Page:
Constitution Services

Company Name Registration

Standard Statutes and Bylaws

Deeds and Notary Public Signature

Fiscal Registration and NIF Number

Mercantile Registry Inscription

Personalized Legal Support

Company Digital Certificate

Individualized Statutes and Bylaws

Opening of a Bank Account (PoA)

Support for Obtaining NIE Number

Fiscal Registration

Social Security Registration

Personalized Legal Support

Freelance Digital Certificate

Opening of a Bank Account (PoA)

Support for Obtaining NIE Number

Setting up a Company

Often the question is: Should I set up a company or, alternatively, run the business as a self-employed professional or individual entrepreneur? Here there several different things to be considered like risk, liability, image, costs, ownership, fiscal implications and more. It is therefore essential to get good advice regarding the alternatives and their implications.

When choosing for a company, it is important to choose the right type of legal structure for your purpose, and the constitution procedures will vary accordingly. Cheap standard constitutions may have limitations, while expensive elaborate constitutions may not be necessary. We will guide you transparently through the options and we will make sure that you get exactly what you need.

Setting up and running a company has more costs and administrative requirements attached, but on the other hand you are protected from possible personal liability claims and project a more solid image.

Setting up a Company
Starting as a Freelance

Starting as a Freelance

If the Freelance option is the most adequate one for you, the choice is between being an Independent Professional or an Independent Entrepreneur. This will largely depend on the type and scope of business activities that you intend to develop. Either way, liabilities are personal, taxes will be paid according to the personal income tax regime and the special social security scheme (RETA) applies.

The Freelance option is tied to your residency in Spain, meaning that you will either need a residency and working permit if you come from outside the European Union or a certificate of EU Community residency if you come from an EU member state.

Setting up as an independent operator is cheaper and faster than setting up a company. However, this does not mean that this is the best solution for your business needs and will need to be evaluated carefully.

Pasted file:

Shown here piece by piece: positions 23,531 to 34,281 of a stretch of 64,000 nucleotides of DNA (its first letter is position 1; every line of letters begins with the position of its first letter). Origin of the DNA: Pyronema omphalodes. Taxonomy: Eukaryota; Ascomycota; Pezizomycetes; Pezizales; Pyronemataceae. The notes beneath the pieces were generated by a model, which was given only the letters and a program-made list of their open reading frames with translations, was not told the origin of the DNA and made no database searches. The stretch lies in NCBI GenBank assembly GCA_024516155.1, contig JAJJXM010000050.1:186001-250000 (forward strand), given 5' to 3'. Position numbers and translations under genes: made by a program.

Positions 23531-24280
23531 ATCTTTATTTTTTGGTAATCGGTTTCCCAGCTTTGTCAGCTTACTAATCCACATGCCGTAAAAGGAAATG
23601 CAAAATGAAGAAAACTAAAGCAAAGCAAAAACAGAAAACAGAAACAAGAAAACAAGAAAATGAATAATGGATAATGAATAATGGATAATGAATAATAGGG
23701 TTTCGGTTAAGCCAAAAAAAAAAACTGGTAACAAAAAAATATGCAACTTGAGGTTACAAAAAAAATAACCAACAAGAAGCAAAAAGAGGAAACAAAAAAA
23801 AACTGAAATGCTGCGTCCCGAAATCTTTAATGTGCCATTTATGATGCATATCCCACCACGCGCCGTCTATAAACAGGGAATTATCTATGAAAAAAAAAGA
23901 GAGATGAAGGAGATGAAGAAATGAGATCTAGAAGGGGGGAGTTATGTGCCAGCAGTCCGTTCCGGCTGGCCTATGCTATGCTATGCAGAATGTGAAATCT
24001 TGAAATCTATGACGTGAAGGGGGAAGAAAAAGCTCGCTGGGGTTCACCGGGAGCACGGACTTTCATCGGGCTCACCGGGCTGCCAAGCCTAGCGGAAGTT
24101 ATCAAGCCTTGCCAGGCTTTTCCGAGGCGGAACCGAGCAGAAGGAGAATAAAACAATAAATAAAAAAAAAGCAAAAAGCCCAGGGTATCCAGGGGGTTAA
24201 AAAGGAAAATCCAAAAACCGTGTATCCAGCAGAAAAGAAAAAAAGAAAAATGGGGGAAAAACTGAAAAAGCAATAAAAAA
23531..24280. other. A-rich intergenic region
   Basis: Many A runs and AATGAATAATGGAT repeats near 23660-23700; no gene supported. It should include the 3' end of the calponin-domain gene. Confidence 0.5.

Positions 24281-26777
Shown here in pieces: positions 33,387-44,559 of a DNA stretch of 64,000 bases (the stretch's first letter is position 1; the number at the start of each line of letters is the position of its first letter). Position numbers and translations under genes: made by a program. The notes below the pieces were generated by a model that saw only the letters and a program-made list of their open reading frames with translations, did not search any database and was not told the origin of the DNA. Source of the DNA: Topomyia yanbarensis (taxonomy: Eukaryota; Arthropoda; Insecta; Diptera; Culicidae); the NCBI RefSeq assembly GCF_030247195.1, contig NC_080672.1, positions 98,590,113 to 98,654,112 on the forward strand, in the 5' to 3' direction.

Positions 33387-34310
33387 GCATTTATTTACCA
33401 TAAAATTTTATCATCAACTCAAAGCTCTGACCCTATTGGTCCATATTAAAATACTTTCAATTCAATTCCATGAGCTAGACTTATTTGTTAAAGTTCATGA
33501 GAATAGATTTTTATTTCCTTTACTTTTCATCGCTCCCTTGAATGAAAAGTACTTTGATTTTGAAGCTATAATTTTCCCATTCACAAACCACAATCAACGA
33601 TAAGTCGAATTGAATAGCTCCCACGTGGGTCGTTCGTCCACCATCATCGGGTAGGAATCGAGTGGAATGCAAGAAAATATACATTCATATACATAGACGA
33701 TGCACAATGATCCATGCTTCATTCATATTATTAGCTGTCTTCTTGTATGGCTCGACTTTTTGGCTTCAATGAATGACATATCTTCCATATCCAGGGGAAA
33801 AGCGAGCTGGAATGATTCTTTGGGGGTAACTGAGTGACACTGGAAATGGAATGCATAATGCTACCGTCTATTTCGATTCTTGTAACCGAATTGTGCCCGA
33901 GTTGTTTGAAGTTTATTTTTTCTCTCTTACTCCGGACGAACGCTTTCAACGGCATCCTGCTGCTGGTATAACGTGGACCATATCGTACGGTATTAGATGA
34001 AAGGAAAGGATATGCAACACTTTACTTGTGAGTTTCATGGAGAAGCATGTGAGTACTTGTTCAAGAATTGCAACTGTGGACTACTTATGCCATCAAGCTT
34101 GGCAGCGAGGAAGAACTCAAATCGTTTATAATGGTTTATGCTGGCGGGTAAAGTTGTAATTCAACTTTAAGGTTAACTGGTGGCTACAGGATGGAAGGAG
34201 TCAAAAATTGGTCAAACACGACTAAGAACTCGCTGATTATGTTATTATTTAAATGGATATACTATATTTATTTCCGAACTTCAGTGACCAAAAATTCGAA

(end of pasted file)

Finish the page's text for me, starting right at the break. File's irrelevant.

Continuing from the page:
Professional Associations

If you are going to be an Independent Professional, as defined by the categories for economic activities established by the tax authorities, you fall in one of two groups that are important to distinguish: 1) Regulated Professionals represented by Professional Associations and 2) Non-Regulated Professionals.

Regulated professionals are for example architects, lawyers, psychologists, doctors, pharmaceutics, veterinarians, economists, engineers and commercial agents. In order to be able to exercise as such, you need to be a member of the corresponding professional association. Each of them has its own rules for admission, membership, contributions to be paid and benefits. Some even take care of the social security contributions for their members.

Examples of Non-Regulated Professionals are computer programmers, designers, advertising agents, translators, teachers, insurance brokers, painters, make up artists and many more.

Professional Associations
Homologations - Translations

Homologations / Translations

In order to fulfill certain administrative requirements, your professional and academic qualifications may need to be homologated. For example, many Bar Associations and Professional Colleges will require this in order to admit you as a member. The complexity of this process will depend on if your profession is regulated or not within the EU and if your diplomas are recognized.

Individual governments of EU countries remain responsible for their education systems and are free to apply their own rules, including whether to recognize academic qualifications obtained elsewhere. You may therefore need to go through a national procedure to get your academic degree or diploma recognized in another EU country.

Translations may also be required, for instance if there are foreign shareholders involved. Spanish authorities may request sworn translations of certain documents or shareholders may request bilingual deeds. For information purposes, a normal translation may be enough, but for formal transactions and procedures an official sworn translation will be required.

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